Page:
… this must be Ljubljana!
I’m here to speak at the KONFeT event, thanks to Robert’s invitation and the patience and organisational skills of Simona. It’s been a very impressive event – well organised and full of the buzz that eTwinning often attracts.
My slot was about web 2.0 and the teacher and I promised the group I’d post a short blog on the various references and sites I used. So here it is…
Flickr is essentially an image sharing site with great potential both as a source of teaching & learning materials and also as a platform to build and share resources for an eTwinning project. The example I used can be found by searching under thesultanselephant on the flickr site. The supporting materials in both English and French come from here – www. thesultants elephant.com .
Google PageCreator is one of those semi-secret Google projects. It allows anyone who has a Google Account to simply and effectively build a website or a webpage. The whole thing revolves around point-and-click principles and should have even the most tech-shy eTwinning teacher up and running in a matter of minutes. I like particularly the way the site allows you to ‘grow’ your project over a period of time; as new ideas emerge, pages can simply be added.
Del.icio.us was the next site we had a quick look at. The idea of building with your colleagues an accessible on-line resource that can direct those who share your teaching interests to sites you use and enjoy is a simple but powerful one. The video I used can be found here: http://www.commoncraft .com/show as can other interesting stuff by the Le Fevers.
As far as easy to manage class / eTwinning project blogs are concerned, http://www.21classes.com is the site I’d recommend. It is simple to set up and run – you ‘own’ the portal and invite members to write individual blogs, upload favourite images and comment on the work of others. And it is a fire-proof as they come – only those in a ‘class’ can comment or respond to notes on their blogs. There are some limitations around size and image uploads but in the main this will do everything that a simple learning site should allow. Crazy. 21classes.com gives you a good sense of what the application can do…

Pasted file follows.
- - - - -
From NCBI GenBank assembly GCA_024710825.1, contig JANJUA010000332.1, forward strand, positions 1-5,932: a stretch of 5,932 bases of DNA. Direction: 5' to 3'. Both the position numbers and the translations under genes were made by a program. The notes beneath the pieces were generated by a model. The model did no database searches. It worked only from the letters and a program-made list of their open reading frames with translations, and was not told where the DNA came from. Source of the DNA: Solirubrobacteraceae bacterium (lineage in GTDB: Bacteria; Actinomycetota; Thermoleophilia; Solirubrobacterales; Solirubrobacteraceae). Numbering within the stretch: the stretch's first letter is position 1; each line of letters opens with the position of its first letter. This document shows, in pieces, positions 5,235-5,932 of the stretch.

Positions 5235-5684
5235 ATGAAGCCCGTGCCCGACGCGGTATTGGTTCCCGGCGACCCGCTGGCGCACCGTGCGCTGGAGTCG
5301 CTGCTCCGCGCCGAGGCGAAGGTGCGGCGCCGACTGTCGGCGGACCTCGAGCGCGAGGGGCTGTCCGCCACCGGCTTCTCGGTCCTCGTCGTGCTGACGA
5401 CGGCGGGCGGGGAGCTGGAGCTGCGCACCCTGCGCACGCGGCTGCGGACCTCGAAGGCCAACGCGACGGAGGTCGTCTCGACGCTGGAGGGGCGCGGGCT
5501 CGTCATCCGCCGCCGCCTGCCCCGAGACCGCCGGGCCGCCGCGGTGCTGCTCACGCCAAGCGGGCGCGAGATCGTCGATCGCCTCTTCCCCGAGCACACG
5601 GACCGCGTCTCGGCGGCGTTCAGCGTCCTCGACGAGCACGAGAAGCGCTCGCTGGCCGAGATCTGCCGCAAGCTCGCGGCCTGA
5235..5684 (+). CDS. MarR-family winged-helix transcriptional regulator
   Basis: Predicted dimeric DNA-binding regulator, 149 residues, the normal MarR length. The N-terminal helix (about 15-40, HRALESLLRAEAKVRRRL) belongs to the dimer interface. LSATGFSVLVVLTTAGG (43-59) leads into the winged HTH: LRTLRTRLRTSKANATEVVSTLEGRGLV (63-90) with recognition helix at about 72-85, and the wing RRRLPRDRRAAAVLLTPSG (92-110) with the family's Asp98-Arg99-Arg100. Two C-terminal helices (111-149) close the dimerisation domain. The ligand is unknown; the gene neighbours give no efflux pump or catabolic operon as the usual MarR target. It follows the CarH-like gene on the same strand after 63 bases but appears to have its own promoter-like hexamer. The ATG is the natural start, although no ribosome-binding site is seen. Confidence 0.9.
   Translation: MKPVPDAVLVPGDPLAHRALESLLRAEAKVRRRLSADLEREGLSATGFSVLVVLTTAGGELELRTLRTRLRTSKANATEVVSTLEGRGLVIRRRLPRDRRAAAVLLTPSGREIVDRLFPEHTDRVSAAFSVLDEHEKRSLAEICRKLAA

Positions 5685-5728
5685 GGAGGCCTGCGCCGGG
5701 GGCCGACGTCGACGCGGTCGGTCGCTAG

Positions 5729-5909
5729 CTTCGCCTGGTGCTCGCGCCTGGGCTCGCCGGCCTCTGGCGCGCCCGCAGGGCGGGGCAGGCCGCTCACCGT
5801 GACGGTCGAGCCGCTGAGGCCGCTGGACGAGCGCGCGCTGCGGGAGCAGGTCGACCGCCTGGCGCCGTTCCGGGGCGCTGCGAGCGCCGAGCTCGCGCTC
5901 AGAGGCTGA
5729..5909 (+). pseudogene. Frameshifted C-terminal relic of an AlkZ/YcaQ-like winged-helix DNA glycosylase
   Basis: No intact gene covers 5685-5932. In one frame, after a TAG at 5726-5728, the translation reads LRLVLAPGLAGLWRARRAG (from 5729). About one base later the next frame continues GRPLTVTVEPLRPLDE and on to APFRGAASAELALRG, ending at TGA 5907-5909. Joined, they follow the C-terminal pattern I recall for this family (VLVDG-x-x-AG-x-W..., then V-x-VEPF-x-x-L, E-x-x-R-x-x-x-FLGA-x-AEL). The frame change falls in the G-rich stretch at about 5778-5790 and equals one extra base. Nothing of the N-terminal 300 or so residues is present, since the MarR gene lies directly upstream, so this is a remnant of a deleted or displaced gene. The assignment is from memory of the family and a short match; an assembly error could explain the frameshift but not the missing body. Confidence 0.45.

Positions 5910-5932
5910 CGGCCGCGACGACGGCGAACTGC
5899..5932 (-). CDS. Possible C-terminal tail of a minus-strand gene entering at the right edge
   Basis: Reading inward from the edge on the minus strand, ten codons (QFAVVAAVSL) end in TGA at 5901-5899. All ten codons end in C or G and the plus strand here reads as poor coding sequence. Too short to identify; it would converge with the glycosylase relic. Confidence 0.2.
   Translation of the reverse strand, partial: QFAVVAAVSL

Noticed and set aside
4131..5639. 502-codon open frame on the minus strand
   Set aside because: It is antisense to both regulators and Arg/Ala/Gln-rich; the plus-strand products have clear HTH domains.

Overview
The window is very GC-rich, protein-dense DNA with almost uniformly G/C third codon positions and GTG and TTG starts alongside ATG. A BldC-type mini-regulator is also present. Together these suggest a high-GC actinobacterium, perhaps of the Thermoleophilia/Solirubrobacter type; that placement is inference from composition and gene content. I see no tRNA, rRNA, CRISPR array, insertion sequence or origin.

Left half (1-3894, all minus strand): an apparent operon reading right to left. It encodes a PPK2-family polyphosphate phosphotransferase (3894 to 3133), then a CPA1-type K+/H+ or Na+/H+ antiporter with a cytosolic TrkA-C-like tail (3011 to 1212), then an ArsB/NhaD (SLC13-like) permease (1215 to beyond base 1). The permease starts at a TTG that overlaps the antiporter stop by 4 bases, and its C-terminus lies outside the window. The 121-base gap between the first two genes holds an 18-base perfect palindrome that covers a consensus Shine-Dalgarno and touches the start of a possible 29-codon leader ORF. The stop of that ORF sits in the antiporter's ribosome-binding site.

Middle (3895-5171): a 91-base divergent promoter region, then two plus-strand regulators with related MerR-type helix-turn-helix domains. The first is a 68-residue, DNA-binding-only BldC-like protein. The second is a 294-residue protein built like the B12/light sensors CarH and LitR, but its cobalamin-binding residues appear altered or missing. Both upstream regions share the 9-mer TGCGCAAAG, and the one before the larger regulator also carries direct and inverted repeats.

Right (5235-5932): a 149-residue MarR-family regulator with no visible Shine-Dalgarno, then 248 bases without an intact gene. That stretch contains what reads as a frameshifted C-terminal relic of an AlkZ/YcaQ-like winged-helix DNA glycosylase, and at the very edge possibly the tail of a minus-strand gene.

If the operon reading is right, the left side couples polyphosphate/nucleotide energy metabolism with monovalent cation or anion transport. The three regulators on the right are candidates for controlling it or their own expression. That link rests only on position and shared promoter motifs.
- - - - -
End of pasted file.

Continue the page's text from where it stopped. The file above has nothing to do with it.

Social networking has great potential for education – we can all see that. But it can be difficult to persuade the authorities to allow Facebook or Bebo or whatever into schools. One solution is to build your own – which is a lot easier than it sounds using Ning. This has all the adantages and none of the drawbacks of its more non-teaching world relatives – the real power of this one is that it allows for rich-media as well as the basics and supports forums, groups, picture sharing and podcasts as well as integrating well with existing media sites such as YouTube and Flickr.
Those were the keynote references. I also mentioned Ewan McIntosh’s blog, and Will Richardson’s portal. I should have mentioned Joe Dale – another blogger who talks about an amazing range of web 2.0 applications and always seems to have found something cool that teachers can try out. The videos from Irish schools I mentioned can be found here: www.fis.ie. And finally, The Bridge project – or at lease the public parts of it – can be found here, – thebridge.blogs.ie .
And that’s it. Now on to the next thing… a walk in the Old City and a look at the Dragon Bridge.